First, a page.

Emirates' A380 deliveries safe from delay - Emirates24|7

Emirates' A380 deliveries safe from delay

European aircraft manufacturer Airbus yesterday announced a fresh round of delays to the delivery schedule of the Airbus A380, which is expected to affect deliveries this year and the next.

Emirates, which is the biggest customer for the A380 with 58 aircraft on order, is not concerned at this point, according to its President, Tim Clark.

"Our Wave 1 aircraft are safe and we are going to get our first four A380 aircraft as originally scheduled, by the end of this year with the fifth one expected in March next year. So we are not really concerned at this point," he told Emirates Business, adding that the first A380 would arrive this summer.

"We are due to receive another eight A380s between April 2009 and March 2010, one or two of which may get pushed back by a couple of months," he said.

"Most aircraft earmarked for delivery in 2008 have already flown," added Airbus in a statement. "Seventeen aircraft are in various stages of production, mainly in the wiring installation and system testing phases."

Deliveries of the 525-seater double-deck plane is already running about 18 months behind schedule following technical problems with the wiring of the aircraft.

Airbus yesterday said it has cut down its A380 deliveries to 12 this year instead of 13 as previously planned, and 21 deliveries in 2009 against the planned 25. These were to be followed by about 45 annually from 2010.

"Airbus has completed the A380 programme review. Details about the new plan and the further ramp-up and delivery slots in 2010 and the following years will be discussed with customers in the coming weeks," Airbus said in the statement.

"The review has also shown that the steep ramp-up planned in 2006 is not fully achievable.

"The review assessed the programme status at the critical juncture of transitioning from low rate 'individual' production, so-called Wave 1, to the full serial design and manufacturing process, called Wave 2."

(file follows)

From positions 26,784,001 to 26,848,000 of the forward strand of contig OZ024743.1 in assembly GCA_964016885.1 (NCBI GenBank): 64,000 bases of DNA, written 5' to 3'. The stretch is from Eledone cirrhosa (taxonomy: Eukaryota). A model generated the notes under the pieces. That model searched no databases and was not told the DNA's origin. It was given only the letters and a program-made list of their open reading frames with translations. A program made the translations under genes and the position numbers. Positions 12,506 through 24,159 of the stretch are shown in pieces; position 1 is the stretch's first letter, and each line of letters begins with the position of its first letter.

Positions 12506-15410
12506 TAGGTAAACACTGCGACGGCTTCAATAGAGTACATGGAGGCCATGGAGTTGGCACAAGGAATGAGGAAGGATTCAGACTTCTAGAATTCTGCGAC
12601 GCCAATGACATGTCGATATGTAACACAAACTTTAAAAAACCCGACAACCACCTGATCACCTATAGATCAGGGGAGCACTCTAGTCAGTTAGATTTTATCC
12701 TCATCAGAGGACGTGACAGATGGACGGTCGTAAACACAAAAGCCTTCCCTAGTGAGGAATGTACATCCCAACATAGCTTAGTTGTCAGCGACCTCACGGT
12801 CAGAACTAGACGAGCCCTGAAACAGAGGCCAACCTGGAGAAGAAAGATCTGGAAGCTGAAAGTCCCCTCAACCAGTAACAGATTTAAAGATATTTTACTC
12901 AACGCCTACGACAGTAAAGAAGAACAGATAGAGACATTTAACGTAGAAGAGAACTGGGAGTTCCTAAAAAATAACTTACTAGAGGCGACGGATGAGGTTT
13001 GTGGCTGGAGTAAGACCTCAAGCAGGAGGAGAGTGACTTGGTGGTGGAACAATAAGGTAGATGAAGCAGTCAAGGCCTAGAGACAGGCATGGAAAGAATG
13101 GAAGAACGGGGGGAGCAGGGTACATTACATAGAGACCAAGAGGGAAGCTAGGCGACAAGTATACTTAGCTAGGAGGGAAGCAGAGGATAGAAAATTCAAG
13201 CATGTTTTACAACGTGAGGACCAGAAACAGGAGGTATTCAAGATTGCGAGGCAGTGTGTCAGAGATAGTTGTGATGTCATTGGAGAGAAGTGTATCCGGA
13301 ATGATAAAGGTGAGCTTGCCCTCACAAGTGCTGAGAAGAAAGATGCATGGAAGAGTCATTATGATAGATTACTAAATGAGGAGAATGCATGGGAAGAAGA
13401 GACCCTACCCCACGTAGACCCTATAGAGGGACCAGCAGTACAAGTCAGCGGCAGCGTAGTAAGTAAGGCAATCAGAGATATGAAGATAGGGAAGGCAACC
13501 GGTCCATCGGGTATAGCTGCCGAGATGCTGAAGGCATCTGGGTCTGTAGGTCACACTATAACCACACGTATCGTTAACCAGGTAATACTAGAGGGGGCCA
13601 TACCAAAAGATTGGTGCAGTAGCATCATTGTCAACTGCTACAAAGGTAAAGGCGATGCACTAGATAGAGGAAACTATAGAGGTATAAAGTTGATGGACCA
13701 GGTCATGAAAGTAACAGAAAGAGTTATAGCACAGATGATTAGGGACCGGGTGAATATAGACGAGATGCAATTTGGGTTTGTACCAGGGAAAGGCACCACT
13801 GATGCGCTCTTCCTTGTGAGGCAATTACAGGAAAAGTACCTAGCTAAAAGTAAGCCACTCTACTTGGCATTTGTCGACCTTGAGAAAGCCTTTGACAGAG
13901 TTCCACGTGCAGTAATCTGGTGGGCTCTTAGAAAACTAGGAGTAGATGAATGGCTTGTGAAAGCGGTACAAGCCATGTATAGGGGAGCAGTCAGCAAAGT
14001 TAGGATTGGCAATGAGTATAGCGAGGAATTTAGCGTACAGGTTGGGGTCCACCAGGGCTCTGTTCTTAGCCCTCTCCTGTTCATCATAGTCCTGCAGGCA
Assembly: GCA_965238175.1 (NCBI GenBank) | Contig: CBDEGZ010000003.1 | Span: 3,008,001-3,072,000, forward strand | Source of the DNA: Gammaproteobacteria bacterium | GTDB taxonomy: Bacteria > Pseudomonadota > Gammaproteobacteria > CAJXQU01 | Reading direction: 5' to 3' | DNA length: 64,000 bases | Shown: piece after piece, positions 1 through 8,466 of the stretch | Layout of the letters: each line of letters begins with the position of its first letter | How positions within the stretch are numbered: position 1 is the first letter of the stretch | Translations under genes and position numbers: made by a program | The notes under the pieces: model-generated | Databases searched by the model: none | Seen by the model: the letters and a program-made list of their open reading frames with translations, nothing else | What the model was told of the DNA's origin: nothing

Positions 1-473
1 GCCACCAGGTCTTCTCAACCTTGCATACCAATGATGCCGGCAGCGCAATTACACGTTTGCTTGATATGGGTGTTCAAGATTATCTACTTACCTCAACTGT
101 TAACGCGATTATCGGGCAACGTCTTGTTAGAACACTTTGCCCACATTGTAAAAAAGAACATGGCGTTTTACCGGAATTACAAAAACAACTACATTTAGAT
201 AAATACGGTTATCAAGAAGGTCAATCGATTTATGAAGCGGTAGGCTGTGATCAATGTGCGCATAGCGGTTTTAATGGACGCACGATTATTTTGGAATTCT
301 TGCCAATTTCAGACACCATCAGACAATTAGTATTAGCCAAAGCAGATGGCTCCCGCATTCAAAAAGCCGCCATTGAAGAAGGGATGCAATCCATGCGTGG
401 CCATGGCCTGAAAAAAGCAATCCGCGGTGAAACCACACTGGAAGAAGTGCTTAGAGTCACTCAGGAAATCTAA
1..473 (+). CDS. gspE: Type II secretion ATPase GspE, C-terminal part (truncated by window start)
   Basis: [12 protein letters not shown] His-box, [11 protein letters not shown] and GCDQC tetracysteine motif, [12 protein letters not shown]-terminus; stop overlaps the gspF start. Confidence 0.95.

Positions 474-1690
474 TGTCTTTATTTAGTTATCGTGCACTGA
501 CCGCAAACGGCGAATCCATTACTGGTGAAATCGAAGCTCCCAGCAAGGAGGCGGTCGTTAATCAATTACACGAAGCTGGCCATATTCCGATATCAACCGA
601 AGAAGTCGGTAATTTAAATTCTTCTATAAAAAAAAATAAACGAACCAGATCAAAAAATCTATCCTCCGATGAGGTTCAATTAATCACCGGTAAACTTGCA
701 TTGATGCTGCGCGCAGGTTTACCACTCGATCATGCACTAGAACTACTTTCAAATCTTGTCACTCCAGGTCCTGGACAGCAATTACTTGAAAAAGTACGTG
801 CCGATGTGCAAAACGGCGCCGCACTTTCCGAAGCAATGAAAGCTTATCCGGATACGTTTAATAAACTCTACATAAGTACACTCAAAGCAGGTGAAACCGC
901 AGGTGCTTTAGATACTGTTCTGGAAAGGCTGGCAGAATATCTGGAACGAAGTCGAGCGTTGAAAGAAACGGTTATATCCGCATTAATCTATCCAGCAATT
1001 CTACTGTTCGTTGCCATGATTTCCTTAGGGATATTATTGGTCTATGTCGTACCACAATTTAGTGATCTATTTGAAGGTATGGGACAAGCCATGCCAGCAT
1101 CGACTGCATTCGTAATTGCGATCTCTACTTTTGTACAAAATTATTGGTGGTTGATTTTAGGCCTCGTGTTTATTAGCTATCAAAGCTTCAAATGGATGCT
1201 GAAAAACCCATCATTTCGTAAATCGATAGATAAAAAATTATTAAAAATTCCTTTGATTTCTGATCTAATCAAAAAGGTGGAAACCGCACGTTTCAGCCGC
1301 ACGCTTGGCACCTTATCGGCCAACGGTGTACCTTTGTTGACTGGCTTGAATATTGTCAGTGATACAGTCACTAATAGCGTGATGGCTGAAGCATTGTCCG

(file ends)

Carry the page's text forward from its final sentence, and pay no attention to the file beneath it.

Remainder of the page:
Asked if customer airlines were seeking compensation, an Airbus spokesperson told Emirates Business: "It is too early to talk about that. The next step is to work out with airlines an optimised delivery schedule."

United States-based aviation analyst, Addison Schonland from Innovation Analysis Group, on the other hand said: "Emirates will no doubt come cap in hand, and Airbus will have to dream up some compensation."

He said despite a fresh delay, there would be no cancellations. "No airline will cancel now as the deliveries are getting closer. Passenger reaction to the plane has been very good.

"The spike in fuel prices makes airlines reluctant to make sweeping changes. Indeed, the A380 is more fuel efficient than any flying Boeing 747. So, we do not expect to see any cancellations," said Schonland.

Another Middle East customer, Etihad Airways with four superjumbos on order, while confirming having received a letter from Airbus informing of further delays to the A380 delivery, said its plans would not be impacted. "Etihad is due to take delivery of its first A380 aircraft in 2013 and is not expecting the delay to have any impact on its scheduled deliveries or operations," said Iain Burns, Etihad's vice-president for corporate communications.

Qatar Airways' chief executive, Akbar Al Baker was not available for comments. However, he said last week that the airline is considering ordering additional A380s, with five superjumbos on order at present – all expected to come in between 2013 and 2014.

"What seems clear is that the deliveries are being slowed in order to get the assembly team trained on the Wave 2 planes. This slowing means delivery delays between 75 and 90 days. This is simply not catastrophic – though after two years' worth of delays, it vexes everyone's patience," said Schonland.

Meanwhile, EADS, the parent company of Airbus, is due to release its first-quarter earnings report today.
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